Global phenomenon and Sunday Times best-selling author Neil Gaiman returns to dazzle, captivate, haunt, and entertain with this third collection of short fiction, following Smoke and Mirrors and Fragile Things, which includes a never-before-published American Gods story, "Black Dog".
In this new volume, Neil Gaiman pierces the veil of reality to reveal the enigmatic, shadowy world that lies beneath. Trigger Warning includes previously published pieces of short fiction--stories, verse, and a very special Doctor Who story that was written for the fiftieth anniversary of the beloved series in 2013--as well as "Black Dog", a new tale that revisits the world of American Gods.
Trigger Warning is a rich cornucopia of horror and ghosts stories, science fiction and fairy tales, fabulism and poetry that explores the realm of experience and emotion.
In "Adventure Story"--a thematic companion to The Ocean at the End of the Lane--Gaiman ponders death and the way people take their stories with them when they die. His social media experience, "A Calendar of Tales", is short takes inspired by replies to fan tweets about the months-of-the-year-stories of pirates and the March winds, an igloo made of books, and a Mother's Day card that portends disturbances in the universe. Gaiman offers his own ingenious spin on Sherlock Holmes in his award-nominated mystery tale "The Case of Death and Honey". And "Click-Clack the Rattlebag" explains the creaks and clatter we hear when we're all alone in the darkness.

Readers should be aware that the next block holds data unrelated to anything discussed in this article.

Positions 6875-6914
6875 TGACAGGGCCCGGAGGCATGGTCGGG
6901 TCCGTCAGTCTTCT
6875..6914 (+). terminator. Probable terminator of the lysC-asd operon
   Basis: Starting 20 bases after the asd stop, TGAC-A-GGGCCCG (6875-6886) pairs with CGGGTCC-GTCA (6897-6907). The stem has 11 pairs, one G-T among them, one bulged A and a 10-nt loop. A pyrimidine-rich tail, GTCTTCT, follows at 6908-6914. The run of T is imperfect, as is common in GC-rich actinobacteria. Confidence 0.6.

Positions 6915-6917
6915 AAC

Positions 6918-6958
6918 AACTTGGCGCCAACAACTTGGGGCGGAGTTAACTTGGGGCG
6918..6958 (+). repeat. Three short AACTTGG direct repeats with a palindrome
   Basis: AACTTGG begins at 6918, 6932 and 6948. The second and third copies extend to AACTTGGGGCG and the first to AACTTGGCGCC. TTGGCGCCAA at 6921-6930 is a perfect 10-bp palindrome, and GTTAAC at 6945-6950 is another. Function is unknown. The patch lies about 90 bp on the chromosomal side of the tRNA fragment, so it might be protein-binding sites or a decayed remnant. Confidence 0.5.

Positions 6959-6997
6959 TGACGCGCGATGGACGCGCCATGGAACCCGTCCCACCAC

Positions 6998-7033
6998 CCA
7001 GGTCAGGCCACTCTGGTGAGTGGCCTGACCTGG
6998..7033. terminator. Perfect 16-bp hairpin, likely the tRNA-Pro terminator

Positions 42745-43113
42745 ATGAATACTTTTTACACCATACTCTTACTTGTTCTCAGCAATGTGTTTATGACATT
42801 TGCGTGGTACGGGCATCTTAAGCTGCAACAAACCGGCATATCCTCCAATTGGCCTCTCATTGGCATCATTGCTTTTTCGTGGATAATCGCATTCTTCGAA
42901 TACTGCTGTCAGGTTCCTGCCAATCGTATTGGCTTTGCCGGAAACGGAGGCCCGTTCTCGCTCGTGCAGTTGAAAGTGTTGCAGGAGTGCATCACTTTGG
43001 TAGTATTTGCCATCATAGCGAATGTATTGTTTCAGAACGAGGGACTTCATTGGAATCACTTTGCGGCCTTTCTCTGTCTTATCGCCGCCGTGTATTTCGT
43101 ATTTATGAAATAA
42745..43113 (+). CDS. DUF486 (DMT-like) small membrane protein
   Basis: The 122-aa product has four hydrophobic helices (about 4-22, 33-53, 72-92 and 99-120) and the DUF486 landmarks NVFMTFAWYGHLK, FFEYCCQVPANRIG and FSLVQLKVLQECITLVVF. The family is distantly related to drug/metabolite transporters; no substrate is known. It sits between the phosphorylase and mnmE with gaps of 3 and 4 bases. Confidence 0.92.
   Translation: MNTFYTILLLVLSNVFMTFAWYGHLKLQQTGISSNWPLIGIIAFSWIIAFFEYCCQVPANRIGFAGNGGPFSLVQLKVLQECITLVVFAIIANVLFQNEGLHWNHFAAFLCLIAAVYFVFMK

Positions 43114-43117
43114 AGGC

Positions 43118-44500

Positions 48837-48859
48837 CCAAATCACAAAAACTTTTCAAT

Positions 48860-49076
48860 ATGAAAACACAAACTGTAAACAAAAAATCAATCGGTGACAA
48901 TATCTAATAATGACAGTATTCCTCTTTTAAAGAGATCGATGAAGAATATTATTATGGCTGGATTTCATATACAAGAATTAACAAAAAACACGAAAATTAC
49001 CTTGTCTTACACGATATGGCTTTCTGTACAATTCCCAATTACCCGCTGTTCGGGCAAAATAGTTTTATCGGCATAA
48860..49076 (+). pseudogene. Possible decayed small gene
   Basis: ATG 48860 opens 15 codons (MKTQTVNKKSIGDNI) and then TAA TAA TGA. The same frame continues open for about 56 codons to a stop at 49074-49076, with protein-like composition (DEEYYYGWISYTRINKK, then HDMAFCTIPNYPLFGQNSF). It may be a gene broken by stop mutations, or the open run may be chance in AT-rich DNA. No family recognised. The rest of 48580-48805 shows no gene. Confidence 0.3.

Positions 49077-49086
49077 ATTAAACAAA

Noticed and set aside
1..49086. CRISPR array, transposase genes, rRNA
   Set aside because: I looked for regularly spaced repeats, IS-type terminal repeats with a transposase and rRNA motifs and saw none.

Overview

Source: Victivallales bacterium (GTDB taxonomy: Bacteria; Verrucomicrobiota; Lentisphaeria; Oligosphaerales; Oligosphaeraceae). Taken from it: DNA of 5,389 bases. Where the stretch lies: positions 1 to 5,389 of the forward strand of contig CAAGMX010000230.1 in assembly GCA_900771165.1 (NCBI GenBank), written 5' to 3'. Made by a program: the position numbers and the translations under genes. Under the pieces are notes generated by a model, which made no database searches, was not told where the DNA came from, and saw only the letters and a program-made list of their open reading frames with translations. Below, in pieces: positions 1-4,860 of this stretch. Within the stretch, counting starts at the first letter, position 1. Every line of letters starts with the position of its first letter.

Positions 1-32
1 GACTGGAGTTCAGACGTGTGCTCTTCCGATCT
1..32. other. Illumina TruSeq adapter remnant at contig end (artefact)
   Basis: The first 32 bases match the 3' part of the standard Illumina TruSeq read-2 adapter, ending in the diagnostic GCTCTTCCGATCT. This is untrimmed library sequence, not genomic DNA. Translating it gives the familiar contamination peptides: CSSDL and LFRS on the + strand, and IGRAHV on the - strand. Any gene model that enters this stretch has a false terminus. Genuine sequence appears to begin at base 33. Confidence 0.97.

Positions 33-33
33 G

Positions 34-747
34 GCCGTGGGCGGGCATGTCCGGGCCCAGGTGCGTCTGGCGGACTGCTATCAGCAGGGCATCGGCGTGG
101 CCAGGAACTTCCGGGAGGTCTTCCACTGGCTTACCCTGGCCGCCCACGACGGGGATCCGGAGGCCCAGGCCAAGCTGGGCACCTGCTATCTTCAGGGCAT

A writer whose creative genius is unparalleled, Gaiman entrances with his literary alchemy, transporting us deep into the realm of imagination, where the fantastical becomes real and the everyday incandescent. Trigger Warning engages the mind, stirs the heart, and shakes the soul. Neil Gaiman is one of the most original and popular literary artists of our day.
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A bit to much bragging and boasting about his life
Don't get me wrong I love most stories that Neil Gaiman writes, but this is just to much self love.
For example, yes it is great that he got standing ovations and everyone loved his stuff at the Sidney opera house, but why mention this several times? And it just goes on like that. " Everyone loved what I did, I got to meet important people, they loved my great work yadayadayada.... Somehow I have always imagined Neil Gaiman as a modest man, maybe from the way he writes stories and the speeches in which he tells personal things sometimes. If you hope for nice stories about his life , do not buy this, it basically is just an account of " What great and important things Neil Gaiman did and who all loved him for it" at least for the first half an hour, after that I just could not take it anymore.
It was disapointed as I was really looking forward to this audio book.
- Antonietta Rosenstein